Brave: Tracey McCourt took on the might of a police force and two barristers at a three-week inquest into the death of her brother-in-law Lenny McCourt, who died of a heart attack in a cramped cage at the back of a police van
She was up against the daunting proposition of a police force and two barristers. But this did not deter factory cleaner Tracey McCourt from getting justice for her brother-in-law. A three-week inquest was held recently into the death of Lenny McCourt, who died of a heart attack in a cramped cage at the back of a police van. At the inquest, Durham Police had their own barristers and the Police Federation - the police officer's trade union - also supplied another.
However, the McCourt family were unable to obtain legal aid and so did not have any legal representation. But this did not deter brave Mrs McCourt who decided to take actions into her own hands. The grandmother-of-one took the bold decision to go up against the two barristers herself and ask questions on behalf of her family. And following her legal representation, Durham coroner, Andrew Tweddle launched a criticism into the police actions, which led to Lenny, 44, dying in the cramped cage.
Mr Tweddle also praised Mrs McCourt's quizzing of the officers she blames for Lenny's death, saying she had 'missed her vocation' as a lawyer. Mum-of-two, and grandmother to Logan, one, Mrs McCourt is married to Lenny's brother Gene, 49. Lenny was the youngest of five brothers and the close-knit family was left devastated when the 44-year-old, who had been drinking heavily, died on his way to the cells at Peterlee Police Station on the afternoon of Saturday, September 11, 2010. Mrs McCourt, from Eastlea, Seaham, said: 'I thought the world of Lenny. We were the same age and went to the same school. 'We always got on well together.' Mrs McCourt describes 6ft 3in tall Lenny as a 'gentle giant' but accepted he had 'issues' and could sometimes drink to excess. It was while he had been drinking that neighbours called police following a disturbance outside his home in Seaham.
Cramped: This picture shows the police cage in which Lenny McCourt was detained
Police arrived at his house and told the hearing they thought they had managed to calm him down. But he followed them out to their car and the officers claimed that he became aggressive. After spraying him twice with pepper spray, two male officers and one woman special officer bundled him into a van. There then followed a catalogue of errors by police which has led to three officers facing disciplinary action.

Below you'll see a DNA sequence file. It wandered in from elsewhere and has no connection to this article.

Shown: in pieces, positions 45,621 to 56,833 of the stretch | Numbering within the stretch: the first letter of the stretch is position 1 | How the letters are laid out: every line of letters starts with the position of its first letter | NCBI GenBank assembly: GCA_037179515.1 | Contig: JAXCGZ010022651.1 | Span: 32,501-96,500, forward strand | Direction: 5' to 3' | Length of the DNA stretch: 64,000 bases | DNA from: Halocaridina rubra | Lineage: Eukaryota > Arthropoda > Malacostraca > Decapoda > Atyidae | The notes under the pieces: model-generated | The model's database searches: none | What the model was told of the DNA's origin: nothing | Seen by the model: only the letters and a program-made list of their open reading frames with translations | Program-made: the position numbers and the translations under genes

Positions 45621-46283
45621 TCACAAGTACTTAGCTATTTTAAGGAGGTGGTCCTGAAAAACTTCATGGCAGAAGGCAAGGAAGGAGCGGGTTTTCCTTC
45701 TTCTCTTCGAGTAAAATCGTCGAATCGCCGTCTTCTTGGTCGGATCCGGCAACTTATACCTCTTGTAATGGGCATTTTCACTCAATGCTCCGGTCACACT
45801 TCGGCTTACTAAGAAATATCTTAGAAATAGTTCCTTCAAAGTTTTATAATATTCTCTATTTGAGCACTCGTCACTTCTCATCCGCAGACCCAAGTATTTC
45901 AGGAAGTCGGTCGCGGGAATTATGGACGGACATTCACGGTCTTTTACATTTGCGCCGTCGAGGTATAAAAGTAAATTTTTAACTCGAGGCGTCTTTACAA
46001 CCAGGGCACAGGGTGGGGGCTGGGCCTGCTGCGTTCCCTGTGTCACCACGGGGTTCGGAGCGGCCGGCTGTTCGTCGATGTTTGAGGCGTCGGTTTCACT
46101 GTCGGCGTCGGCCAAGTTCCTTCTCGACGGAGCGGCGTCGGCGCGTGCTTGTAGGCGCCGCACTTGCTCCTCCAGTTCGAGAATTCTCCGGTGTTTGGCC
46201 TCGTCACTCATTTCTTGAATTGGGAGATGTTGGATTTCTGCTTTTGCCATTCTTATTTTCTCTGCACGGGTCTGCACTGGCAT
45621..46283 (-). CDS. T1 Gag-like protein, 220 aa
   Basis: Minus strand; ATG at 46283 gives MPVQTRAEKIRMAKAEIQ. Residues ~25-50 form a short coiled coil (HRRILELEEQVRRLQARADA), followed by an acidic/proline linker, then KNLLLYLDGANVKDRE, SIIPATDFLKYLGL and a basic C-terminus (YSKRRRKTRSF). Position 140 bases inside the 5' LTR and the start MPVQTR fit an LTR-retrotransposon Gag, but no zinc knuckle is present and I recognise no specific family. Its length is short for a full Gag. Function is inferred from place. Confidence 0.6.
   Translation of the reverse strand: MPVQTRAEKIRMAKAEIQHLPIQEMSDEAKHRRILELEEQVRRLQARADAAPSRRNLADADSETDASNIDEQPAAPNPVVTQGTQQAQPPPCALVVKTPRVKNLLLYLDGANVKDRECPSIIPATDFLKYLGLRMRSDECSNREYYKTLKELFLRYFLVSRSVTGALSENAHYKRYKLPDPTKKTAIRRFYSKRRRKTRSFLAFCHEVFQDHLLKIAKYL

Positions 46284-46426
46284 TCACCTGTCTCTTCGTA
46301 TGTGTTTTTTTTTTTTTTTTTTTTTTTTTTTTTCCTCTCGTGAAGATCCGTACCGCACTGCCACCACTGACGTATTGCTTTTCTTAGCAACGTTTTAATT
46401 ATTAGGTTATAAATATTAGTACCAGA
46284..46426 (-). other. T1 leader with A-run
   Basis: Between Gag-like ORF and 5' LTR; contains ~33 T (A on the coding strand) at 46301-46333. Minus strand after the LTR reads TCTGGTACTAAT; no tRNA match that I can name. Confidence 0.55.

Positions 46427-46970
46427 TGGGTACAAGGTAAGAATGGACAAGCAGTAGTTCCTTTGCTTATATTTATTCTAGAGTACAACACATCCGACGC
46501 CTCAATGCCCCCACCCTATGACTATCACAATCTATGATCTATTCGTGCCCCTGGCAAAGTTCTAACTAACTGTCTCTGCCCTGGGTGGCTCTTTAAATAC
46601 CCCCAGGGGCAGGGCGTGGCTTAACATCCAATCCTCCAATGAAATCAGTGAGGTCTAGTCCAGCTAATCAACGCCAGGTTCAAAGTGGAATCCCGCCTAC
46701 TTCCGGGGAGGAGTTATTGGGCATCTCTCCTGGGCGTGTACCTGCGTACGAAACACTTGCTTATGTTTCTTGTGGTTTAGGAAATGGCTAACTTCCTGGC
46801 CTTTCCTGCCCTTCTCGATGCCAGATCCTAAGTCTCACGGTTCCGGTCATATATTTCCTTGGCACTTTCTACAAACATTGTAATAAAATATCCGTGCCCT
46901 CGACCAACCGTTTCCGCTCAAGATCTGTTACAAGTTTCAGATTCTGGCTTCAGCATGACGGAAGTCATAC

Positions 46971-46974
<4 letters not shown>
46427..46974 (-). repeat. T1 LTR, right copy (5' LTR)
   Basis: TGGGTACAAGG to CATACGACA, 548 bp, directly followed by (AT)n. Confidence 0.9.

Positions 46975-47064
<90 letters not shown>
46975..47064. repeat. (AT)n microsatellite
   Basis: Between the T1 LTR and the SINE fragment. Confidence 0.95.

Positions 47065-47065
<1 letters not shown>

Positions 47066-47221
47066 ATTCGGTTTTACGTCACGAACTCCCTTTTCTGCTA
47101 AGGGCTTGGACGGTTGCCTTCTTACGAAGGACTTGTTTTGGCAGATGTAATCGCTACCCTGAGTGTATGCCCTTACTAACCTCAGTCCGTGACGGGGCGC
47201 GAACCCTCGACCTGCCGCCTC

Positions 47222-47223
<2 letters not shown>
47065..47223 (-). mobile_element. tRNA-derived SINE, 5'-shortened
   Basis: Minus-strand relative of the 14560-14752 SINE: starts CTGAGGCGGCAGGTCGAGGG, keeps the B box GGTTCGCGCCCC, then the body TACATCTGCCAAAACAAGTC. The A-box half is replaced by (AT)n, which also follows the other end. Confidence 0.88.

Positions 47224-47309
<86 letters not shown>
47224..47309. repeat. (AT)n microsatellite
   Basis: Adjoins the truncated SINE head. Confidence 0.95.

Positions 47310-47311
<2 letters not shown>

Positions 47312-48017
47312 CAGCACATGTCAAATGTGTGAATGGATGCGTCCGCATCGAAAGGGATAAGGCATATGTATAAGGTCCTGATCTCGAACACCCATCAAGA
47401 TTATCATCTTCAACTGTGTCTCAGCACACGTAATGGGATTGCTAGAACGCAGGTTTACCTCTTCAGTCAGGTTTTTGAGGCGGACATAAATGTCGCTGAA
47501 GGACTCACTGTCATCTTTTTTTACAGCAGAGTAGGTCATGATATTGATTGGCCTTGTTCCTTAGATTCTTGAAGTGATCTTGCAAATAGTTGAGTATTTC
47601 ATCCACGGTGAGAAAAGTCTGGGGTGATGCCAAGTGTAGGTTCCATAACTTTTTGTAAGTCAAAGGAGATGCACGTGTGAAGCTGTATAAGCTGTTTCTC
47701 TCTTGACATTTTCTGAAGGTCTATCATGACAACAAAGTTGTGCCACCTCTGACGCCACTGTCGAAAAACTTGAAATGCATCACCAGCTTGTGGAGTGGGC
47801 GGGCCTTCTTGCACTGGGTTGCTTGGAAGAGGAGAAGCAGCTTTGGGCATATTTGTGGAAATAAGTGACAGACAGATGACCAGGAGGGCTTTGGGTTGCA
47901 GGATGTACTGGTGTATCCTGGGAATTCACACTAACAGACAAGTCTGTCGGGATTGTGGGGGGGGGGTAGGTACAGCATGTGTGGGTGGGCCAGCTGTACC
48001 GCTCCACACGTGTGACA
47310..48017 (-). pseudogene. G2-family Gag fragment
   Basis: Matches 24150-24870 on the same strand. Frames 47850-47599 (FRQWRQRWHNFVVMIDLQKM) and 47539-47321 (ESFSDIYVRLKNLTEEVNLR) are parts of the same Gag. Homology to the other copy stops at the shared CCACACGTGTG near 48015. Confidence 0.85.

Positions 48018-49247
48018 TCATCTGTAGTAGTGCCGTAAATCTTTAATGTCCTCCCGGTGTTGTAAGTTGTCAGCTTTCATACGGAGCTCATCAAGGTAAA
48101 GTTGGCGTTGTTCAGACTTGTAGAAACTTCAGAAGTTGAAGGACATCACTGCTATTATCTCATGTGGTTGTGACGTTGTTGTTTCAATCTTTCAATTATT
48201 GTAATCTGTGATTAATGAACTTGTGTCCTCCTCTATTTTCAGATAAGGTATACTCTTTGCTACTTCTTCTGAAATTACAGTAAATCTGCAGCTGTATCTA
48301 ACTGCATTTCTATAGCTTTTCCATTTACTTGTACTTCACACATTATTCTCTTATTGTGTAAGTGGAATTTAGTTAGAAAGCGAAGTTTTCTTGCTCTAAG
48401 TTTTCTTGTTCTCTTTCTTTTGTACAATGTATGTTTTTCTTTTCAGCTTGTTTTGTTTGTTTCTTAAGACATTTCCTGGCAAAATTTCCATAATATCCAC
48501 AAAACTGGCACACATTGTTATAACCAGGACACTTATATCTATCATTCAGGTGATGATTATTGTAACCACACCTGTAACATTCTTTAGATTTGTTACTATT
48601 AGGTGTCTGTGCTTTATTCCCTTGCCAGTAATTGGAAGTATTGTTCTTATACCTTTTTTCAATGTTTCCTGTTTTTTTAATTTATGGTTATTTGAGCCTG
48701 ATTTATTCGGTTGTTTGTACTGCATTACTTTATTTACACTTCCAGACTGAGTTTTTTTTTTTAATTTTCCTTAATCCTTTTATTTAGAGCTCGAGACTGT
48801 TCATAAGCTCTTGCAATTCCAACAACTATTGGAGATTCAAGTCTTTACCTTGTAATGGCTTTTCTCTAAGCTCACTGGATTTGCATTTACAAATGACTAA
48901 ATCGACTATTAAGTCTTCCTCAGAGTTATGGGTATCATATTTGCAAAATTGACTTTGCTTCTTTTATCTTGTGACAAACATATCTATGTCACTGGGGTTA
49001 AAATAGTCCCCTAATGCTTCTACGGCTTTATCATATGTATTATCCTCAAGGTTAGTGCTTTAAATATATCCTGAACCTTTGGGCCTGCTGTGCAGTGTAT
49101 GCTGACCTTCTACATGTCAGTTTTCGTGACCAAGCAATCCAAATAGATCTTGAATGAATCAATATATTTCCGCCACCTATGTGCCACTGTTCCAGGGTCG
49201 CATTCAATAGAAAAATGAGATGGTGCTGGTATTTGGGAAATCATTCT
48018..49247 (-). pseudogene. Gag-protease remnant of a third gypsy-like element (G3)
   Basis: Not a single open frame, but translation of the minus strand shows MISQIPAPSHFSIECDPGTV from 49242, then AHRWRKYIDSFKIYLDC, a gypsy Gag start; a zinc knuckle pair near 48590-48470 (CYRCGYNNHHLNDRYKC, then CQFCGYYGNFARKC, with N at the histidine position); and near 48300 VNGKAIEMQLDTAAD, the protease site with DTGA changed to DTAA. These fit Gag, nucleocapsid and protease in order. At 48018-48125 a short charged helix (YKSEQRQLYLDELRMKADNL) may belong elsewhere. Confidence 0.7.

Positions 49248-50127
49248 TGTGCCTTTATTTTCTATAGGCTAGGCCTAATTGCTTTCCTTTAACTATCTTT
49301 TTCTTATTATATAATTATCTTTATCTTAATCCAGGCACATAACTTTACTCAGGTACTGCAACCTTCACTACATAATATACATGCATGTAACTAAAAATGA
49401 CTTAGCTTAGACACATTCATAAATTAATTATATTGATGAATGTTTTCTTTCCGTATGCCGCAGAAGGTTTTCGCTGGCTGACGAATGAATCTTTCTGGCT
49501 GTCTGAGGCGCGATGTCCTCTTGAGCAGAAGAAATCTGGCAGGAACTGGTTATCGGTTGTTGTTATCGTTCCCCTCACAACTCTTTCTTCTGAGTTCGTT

Mr Tweddle called for a review into the size of cages in the back of police vans where prisoners are held, after Mrs McCourt insisted that the inquest jury inspect the van Lenny was put into. Other errors highlighted by Mr Tweddle included a failure to tell Lenny why he was being arrested, a failure to keep him under observation while he was being transported to Peterlee and a failure to apply prompt medical action aid when they realised he was unconscious.
The jury decided that Lenny died of a heart attack in the van, Mr Tweddle added: 'I think anyone who saw the footage at Peterlee police station could not fail to be moved by the fact that for what seemed like an eternity, nothing seemed to be done. 'I found it distressing to see officers standing with their hands on their hips for a considerable period of time, an inappropriate length of time in my view.' Mrs McCourt said she felt vindicated by the coroner's comments after spending three weeks questioning witnesses on behalf of her family. Mrs McCourt said: 'I have always been determined to get at the truth and I volunteered to speak on behalf of the family. I have never been into a hearing of that nature before but I picked it up as I went along. I learned what I was doing wrong, instead of asking questions of witnesses I was making statements to them.’